The Student News Site of Texas A&M University - College Station

The Battalion

The Student News Site of Texas A&M University - College Station

The Battalion

The Student News Site of Texas A&M University - College Station

The Battalion

Texas A&M utility Gavin Grahovac (9) throws the ball during A&Ms game against Georgia on Friday, April 26, 2024, at Olsen Field. (CJ Smith/The Battalion)
Southern slugfest
May 23, 2024
Advertisement
Texas A&M University System Chancellor John Sharp attends the Class of 1972 50-year reunion in Kyle Field on April 20, 2022.
A&M System’s Title IX director suspended after supporting Biden's Title IX changes
Nicholas Gutteridge, Managing Editor • May 23, 2024
Advertisement
Texas A&Ms attendance for the Alabama game was at 108,101 fans ranking it at the third largest game in Kyle Field history.(Ishika Samant/The Battalion)
‘The Mexican 12th Man’
Ian Curtis, Sports Reporter • May 30, 2024

Growing up in the hills of Monterrey, Mexico, Pedro and Carlos Luna were surrounded by soccer.  Clad in the gold and blue of Tigres UANL,...

Advertisement
Beekeeper Shelby Dittman scoops bees back into their hive during a visit on Friday, April 5, 2024. (Kyle Heise/The Battalion)
Bee-hind the scenes
Shalina Sabih, Sports Writer • May 1, 2024

The speakers turn on. Static clicks. And a voice reads “Your starting lineup for the Texas A&M Aggies is …” Spectators hear that...

Kennedy White, 19, sits for a portrait in the sweats she wore the night of her alleged assault inside the Y.M.C.A building that holds Texas A&M’s Title IX offices in College Station, Texas on Feb. 16, 2024 (Ishika Samant/The Battalion).
'I was terrified'
April 25, 2024
Scenes from 74
Scenes from '74
April 25, 2024
Advertisement
Farewell from the graduating Battalion staff of 2024
Farewell from the graduating Battalion staff of 2024
The BattalionMay 4, 2024

Former US Marine, prof showcases art in new exhibit

Hutchinson
Photo by Katie Canales
Hutchinson

The first time Joseph Hutchinson was inspired by art was in the first grade while playing with a box of Crayola crayons.
Years later, Hutchinson is no longer scribbling with crayons but has graduated to flowing landscapes and abstract portraits. The Joe Hutchinson Art Exhibit in the Memorial Student Center Reynolds Gallery opened Sept. 16.
Hutchinson said experiencing the world outside of his hometown drove him to experiment with creating art.
“I was born and raised on a ranch — only God can find this place on a map,” Hutchinson said. “Small school, no books, no art programs, no field trips or anything like that. It wasn’t until I got into the Marine Corps and got out that I realized that there was something greater in the world and it was better to create than destroy.”
Although he colored and painted in the first grade, Hutchinson said he was not seriously interested in art until he was about 25 years old. Working for United Airlines in San Francisco at the time, he and his wife visited The Presidio where they happened upon an exhibit of impressionist paintings. Hutchinson said when he saw two paintings side by side on the wall — one by Claude Monet and the other by Vincent Van Gogh — it was like a transformation.
“The walls dropped off, the ceiling fell away, the floor fell away — it was like I was witnessing a resurrection, if you will,” Hutchinson said. “I was so transfixed by these two paintings, I went out and bought five tubes of paint. I had the background of all that Crayola work, two brushes and a canvas and I never looked back. That was when I joined the kingdom of art.”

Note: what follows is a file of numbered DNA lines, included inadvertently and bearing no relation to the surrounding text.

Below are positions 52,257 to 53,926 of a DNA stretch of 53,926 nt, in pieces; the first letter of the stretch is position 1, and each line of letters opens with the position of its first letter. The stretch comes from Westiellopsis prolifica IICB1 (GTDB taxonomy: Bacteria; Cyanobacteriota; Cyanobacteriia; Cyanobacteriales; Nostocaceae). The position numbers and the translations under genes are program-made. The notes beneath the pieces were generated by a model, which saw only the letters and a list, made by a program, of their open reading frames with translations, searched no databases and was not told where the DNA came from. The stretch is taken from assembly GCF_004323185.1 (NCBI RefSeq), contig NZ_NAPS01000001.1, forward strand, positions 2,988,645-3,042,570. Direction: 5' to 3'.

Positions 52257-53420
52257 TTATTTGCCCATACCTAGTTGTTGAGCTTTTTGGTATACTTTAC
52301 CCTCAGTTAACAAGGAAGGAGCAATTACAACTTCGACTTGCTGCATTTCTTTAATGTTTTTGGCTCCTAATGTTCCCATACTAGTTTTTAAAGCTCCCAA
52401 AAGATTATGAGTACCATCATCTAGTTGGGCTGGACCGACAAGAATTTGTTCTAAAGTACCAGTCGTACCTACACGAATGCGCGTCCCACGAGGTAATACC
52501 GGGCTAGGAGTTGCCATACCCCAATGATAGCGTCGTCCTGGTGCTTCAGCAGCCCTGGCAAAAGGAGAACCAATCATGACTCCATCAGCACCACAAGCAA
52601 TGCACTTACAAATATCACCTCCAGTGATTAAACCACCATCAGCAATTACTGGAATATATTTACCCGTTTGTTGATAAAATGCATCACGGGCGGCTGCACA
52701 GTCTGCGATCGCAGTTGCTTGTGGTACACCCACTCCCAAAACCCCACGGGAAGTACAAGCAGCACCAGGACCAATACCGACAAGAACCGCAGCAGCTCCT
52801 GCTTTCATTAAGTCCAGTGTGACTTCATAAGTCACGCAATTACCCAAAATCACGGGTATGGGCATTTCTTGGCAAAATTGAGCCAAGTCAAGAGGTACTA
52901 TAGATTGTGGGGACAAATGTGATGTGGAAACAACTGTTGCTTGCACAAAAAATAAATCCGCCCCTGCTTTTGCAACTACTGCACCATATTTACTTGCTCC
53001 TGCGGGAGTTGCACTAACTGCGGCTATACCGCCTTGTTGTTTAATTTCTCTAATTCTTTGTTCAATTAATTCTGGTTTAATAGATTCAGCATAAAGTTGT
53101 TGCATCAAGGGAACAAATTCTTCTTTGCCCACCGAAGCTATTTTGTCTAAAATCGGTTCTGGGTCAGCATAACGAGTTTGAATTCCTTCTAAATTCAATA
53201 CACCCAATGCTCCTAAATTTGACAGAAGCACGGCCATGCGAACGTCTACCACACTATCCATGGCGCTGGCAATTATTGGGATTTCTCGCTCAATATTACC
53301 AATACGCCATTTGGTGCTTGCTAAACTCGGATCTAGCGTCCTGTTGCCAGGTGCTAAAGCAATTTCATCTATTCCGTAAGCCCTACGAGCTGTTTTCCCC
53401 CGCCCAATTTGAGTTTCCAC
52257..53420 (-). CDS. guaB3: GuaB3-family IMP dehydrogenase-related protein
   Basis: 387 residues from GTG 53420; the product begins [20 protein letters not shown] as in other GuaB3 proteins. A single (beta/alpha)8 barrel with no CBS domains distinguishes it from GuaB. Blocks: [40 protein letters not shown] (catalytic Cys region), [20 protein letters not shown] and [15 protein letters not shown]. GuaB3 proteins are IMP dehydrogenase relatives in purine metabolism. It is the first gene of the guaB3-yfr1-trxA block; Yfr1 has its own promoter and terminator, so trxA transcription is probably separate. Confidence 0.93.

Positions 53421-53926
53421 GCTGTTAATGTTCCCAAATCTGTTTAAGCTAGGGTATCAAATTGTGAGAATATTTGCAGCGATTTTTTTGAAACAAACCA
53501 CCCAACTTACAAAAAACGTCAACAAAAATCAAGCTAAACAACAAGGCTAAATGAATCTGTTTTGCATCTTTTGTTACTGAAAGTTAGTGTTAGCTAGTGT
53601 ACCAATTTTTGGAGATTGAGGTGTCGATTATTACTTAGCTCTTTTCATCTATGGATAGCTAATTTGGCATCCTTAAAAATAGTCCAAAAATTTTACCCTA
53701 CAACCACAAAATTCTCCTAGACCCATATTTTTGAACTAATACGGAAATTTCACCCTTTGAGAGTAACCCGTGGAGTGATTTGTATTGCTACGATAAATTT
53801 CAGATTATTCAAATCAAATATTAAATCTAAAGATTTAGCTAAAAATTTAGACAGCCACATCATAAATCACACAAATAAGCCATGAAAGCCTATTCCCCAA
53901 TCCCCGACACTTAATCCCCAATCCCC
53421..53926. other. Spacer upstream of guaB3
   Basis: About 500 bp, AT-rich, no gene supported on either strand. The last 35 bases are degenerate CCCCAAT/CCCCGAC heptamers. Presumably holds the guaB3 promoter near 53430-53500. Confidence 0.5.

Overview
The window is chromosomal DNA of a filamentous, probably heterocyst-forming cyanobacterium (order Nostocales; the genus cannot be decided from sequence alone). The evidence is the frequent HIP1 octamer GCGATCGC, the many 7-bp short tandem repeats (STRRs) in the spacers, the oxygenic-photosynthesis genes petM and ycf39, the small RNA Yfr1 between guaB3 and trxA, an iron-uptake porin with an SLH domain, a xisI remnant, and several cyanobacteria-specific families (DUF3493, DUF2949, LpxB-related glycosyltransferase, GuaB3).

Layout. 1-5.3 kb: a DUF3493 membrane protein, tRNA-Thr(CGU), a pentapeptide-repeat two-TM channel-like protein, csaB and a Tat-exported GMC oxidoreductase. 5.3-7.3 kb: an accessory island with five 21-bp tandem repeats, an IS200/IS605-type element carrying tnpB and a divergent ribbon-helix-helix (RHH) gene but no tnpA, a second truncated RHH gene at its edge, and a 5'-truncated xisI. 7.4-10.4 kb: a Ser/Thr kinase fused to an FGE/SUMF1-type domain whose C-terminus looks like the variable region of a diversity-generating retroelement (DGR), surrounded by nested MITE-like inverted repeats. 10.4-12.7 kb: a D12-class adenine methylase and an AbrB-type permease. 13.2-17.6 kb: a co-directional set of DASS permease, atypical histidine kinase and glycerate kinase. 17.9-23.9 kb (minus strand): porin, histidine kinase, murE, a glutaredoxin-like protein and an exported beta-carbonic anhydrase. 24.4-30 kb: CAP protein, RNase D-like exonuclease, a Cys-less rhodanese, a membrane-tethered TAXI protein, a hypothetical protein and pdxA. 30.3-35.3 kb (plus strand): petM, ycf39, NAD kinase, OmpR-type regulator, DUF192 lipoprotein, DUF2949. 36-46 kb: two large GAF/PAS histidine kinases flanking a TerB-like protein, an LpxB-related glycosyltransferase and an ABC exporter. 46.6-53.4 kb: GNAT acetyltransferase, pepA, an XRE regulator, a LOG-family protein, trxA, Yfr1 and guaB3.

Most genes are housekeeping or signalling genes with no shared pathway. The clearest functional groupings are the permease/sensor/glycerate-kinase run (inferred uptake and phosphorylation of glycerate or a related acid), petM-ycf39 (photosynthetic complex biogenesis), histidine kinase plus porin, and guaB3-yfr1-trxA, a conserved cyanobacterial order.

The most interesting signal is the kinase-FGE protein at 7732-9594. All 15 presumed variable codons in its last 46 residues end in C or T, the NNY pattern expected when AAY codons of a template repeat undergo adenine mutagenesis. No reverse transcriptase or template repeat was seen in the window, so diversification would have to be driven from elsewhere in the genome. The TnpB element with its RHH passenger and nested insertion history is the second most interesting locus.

Hutchinson now lives in Santa Fe, N.M. He taught at Texas A&M for 31 years, led study abroad trips for eight summers to Italy and helped with the creation of the Visualization Department within the College of Architecture. Hutchinson has returned to College Station with four different styles to showcase in the MSC — still life, landscapes, figures and a darker series based on death.
“All my friends are passing, and I begin to think very seriously about this presence of death,” Hutchinson said.
Hutchinson said his paintings draw from both modernism and Renaissance-type paintings. Hutchinson said while the concept of the Renaissance was about developing an ideal, Modernism was a different kind of approach to art.
“They weren’t interested in making a living with their art,” Hutchinson said. “What they were doing was actually exploring the ideas of the world around them. Instead of Classicism and Idealism, they began to reflect the lives of everyday people. The result was a breakthrough in the way not only the artists thought, but also the way the world could be seen.”
Hutchinson’s biggest piece of advice to young artists is simply to not be lazy. Quoting Socrates and Thomas Jefferson, Hutchinson said while artists have a built-in intuition, artistic skills should be developed.
“You have to build your intuition until it becomes a part of you,” Hutchinson said. “And as Thomas Jefferson said, ‘It’s neither wealth nor splendor, but tranquility in an occupation.’ That’s what gives you happiness according to Jefferson, and I think that that’s true. Art was never about something to sell or something to buy, but it was about producing a happiness.”
Hutchinson’s exhibit will remain open until Oct. 24.

Leave a Comment
Donate to The Battalion

Your donation will support the student journalists of Texas A&M University - College Station. Your contribution will allow us to purchase equipment and cover our annual website hosting costs.

More to Discover
Donate to The Battalion

Comments (0)

All The Battalion Picks Reader Picks Sort: Newest

Your email address will not be published. Required fields are marked *